How Team Tenenbaum missed a chance to shape P2P fair use law

7 12 2009

Federal judge Nancy Gertner today officially brought down the tent on the Joel Tenenbaum P2P Big Top World ‘O Fun, all but admitting that she would have given Tenenbaum’s arguments about “fair use” a truly sympathetic hearing were it not for the shoddy behavior of his legal team. What could have turned into a watershed case instead became another statutory crucifixion, with Gertner finally entering the jury’s $675,000 verdict against the young file-swapper whose defense crashed down with an in-court admission that he had been lying all along.

Gertner signed off the jury’s damage amounts, which means that Sony BMG is entitled to $112,500, Warner Bros. gets $225,000, Arista Records gets $45,000, and Universal picks up $292,500.

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Resident Advisor: Plagiarism in Electronic Music

1 12 2009
Where there’s a hit there’s a writ: Plagiarism in electronic music

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New Google Books Settlement Excludes Non-English Books From Proposed Digital Library

1 12 2009

In September the United States District Court for the Southern District of New York indefinitely delayed the settlement between Google and the Authors Guild, the Association of American Publishers, and other plaintiffs due to criticism from other interested parties. Now, Google has issued a revised settlement meant to address the critics’ issues–specifically, for out-of-print books that are still under copyright but whose copyright holders cannot be found. First, responding to complaints from the European Union, Google Books will not include non-English orphan works. Second, copyright holders now have 10 years to claim their work.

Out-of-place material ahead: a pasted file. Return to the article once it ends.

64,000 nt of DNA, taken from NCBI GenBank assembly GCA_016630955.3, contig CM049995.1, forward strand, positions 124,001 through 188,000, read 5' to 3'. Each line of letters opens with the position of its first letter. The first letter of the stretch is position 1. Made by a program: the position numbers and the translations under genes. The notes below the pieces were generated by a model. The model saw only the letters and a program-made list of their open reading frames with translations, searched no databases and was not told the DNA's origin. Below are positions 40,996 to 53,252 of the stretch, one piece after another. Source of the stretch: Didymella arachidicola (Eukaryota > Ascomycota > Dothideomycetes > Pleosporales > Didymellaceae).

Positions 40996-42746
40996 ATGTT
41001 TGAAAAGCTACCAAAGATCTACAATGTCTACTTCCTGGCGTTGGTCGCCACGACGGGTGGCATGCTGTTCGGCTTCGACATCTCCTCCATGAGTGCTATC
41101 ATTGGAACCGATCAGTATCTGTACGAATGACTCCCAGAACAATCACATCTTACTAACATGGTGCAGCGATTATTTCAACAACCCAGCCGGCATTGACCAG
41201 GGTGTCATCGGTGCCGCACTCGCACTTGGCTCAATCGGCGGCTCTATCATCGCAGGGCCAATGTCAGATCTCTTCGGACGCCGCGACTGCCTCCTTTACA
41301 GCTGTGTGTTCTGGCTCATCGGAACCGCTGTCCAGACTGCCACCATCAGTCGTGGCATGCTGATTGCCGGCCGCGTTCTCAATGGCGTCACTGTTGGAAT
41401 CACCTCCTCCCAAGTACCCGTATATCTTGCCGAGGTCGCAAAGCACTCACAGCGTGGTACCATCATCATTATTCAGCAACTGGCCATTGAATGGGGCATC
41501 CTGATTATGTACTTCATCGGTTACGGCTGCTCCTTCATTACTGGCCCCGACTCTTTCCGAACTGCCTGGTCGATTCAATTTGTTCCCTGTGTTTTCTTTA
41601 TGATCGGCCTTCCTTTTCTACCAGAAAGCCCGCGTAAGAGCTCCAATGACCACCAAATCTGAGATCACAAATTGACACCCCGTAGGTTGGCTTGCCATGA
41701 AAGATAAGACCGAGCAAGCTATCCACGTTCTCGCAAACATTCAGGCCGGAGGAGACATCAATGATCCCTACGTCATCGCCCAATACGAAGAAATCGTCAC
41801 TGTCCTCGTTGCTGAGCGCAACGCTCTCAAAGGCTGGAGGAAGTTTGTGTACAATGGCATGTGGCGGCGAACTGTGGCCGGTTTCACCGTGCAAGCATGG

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MySpace Quietly Won Goofy 230 Ruling in September–Riggs v. MySpace

30 11 2009

By Eric Goldman

Riggs v. MySpace, Inc., 2:09-cv-03073-GHK-CT (C.D. Cal. Sept. 17, 2009)

This case has received some modest attention throughout its history (including a quick mention here when the court upheld MySpace’s user agreement), but the district court’s dismissal of the case appears to have been completely overlooked.